Kampala — It is difficult to think of a bottle as a brick. But a mud-filled bottle is stronger and more durable than a brick and whatever you can do with a brick; you can do with a bottle too.
The use of plastic bottles for construction does not only provide a solution to the bulk waste from mineral water and soda among other beverages, but provides shelter and conserves the environment.
Packing sand into plastic bottles is a technique that started nine years ago in India, South and Central America. Named "bottle brick" technology, the compacted sand inside the bottles is almost 20 times stronger than bricks.
According to Andrew Kibuuka the information officer of Joint Energy and Environment Project (JEEP), the best part about the structure is about being cost effective as one does not spend on building materials, the houses are estimated to cost 1/3 of a house made of concrete and bricks.
"The technology is cheaper as cement can be alternated by mud or clay and bottles which are the largest input can be sourced free of charge," he explained.
To have a perfect plastic bottle house, one needs to collect bottles preferably of the same size and height which are filled with soil with no provision for air spaces.
Kibuuka explains that once the bottles are not perfectly filled with soil and are not of relatively the same sizes, they can crumble down and produce an uneven structure.
"With all materials at hand including soil, construction can commence with guidance from a technical or trained personnel in the technology. The bottles are aligned by strings to keep them firm and still in shape," he explained.
The size and design of the house can be alternated according to the desire of the individual.Wondering about how the house can be kept cool during hot weather, Kibuuka refuted it posing that it is cooler than the normal brick houses since the bottles are well filled with soil and the perimeter wall is wider.
"One of the reasons behind filling the bottles with soil is to maintain the house in a cool manner throughout even in time of hot weather," he added.
The same technology has been applied before in Uganda under Butakoola Village Association for Development (BUVAD), located in Kayunga District approximately 74 km northeast of Kampala city. BUVAD built a toilet facility in the area and has worked on several other projects.
Kibuuka says the technology can also be used to construct water tanks in all areas.
Background on Plastic Bottle Construction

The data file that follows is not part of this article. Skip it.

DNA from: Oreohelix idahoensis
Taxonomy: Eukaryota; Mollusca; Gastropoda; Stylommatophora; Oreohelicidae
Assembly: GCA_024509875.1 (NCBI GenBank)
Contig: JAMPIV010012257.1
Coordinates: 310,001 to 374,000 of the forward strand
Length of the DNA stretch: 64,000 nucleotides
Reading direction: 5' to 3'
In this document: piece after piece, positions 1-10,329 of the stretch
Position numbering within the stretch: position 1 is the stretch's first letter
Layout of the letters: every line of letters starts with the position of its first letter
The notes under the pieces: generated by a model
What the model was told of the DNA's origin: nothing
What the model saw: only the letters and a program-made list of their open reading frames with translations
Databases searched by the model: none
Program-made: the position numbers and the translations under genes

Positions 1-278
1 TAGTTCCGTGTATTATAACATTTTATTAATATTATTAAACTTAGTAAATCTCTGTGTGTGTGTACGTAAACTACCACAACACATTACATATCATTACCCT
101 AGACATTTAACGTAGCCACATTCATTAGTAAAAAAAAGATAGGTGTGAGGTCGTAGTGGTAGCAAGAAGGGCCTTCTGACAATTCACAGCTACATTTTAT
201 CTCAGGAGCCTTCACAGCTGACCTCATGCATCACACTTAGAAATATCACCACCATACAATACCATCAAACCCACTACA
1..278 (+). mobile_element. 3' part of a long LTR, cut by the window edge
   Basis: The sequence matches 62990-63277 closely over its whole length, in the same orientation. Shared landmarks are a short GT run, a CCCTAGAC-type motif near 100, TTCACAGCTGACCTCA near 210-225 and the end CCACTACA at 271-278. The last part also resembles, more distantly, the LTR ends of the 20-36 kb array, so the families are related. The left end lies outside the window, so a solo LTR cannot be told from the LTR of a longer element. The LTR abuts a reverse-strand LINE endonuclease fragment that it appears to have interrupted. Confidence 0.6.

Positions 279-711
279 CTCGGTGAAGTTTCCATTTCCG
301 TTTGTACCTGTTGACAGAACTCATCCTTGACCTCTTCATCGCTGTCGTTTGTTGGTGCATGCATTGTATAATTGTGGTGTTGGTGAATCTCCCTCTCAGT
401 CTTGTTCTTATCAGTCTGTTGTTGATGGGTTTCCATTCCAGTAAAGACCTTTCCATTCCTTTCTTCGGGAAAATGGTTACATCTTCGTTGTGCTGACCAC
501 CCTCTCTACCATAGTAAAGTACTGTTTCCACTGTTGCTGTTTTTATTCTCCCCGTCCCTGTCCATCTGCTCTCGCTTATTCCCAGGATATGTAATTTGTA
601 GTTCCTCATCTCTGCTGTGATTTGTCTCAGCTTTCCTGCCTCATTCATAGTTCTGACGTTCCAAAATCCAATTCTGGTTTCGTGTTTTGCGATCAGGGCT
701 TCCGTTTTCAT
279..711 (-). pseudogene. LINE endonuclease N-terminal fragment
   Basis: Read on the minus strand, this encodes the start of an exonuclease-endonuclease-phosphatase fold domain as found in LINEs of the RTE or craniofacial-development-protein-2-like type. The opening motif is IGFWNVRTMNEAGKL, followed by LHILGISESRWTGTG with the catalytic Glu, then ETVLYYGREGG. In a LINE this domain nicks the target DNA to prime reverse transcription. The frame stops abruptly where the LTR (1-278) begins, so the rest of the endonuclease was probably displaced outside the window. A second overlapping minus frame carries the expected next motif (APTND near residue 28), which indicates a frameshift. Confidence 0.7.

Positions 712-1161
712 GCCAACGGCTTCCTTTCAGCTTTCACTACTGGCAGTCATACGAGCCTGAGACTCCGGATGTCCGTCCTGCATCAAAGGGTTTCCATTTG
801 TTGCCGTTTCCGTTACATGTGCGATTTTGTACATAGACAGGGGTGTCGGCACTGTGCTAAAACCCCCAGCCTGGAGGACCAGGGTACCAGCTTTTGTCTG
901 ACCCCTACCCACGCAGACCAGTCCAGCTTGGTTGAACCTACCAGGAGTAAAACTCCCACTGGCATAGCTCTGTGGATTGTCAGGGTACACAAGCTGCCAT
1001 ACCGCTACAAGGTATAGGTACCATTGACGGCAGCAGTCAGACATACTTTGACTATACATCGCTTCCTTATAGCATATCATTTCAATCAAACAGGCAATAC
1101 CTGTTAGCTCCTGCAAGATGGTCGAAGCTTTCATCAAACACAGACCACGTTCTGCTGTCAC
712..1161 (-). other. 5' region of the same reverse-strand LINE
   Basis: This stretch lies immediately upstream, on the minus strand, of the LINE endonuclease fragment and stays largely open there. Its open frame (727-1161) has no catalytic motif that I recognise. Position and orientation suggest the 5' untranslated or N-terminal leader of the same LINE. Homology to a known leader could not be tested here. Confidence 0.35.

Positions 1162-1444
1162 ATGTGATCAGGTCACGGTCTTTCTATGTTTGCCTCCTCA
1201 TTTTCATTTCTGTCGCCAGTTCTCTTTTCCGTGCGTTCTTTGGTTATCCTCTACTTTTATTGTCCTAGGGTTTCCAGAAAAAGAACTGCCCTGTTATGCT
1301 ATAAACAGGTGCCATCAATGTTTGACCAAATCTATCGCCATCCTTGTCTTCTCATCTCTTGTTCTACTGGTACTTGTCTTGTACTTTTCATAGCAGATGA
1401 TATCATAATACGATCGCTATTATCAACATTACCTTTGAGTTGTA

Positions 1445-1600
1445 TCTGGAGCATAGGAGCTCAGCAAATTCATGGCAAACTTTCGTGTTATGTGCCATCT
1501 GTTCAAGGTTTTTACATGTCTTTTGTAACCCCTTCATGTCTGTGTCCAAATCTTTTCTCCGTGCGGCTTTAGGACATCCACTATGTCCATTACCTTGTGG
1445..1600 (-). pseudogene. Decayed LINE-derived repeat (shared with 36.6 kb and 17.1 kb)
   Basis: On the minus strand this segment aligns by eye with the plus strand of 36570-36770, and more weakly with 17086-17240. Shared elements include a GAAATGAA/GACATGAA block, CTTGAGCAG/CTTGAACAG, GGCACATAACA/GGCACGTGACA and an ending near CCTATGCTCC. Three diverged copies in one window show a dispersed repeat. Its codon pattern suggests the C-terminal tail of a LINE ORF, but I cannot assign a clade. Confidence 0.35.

Plastic bottle construction is the brainchild of Andreas Froese, a German architect and environmental entrepreneur. Froese developed a method to utilize plastic (PET) bottles, a menace in many developing nations, as "bricks" in the construction of houses, latrines, and water tanks.
In 2001 Froese founded Eco-Technologia, a Honduras based environmental construction group. Since its formation, Eco-Tech has partnered with government groups and NGOs in the construction of over 50 bottle projects across Latin America, India, and most recently, Africa.
Advantages of plastic bottle houses.
In areas most city centres and busy towns, the use of bottled water is very common since tap water is deemed unsafe for drinking.
"Bottles can be collected around conferences, parties, and gatherings. A small house can use as many as 10,000 bottles, waste that would otherwise be deposited in a landfill or burned. Any public event can turn into a collection campaign," Kibuuka explained.
Unlike "traditional" bricks, bottle bricks are not fired, a process which uses much firewood and contributes to deforestation which renders the technology environmentally friendly.
Building with bottles is typically less expensive than building with bricks as the main construction material is trash. In many areas, individuals earn money by salvaging used bottles and reselling them on street-corners for use in transporting honey, oil, and other products.
"Purchasing bottles from such vendors is still significantly less expensive than purchasing bricks and essentially funds a grassroots recycling campaign in the absence of a government instituted waste management system,' he added.
It should be remembered that the plastic coating of "bottle bricks" makes them more flexible than fired bricks. Bottle construction has greater shock resistance and is well suited for earthquake prone areas.
It is estimated that it takes a plastic bottle approximately 300 years to decompose.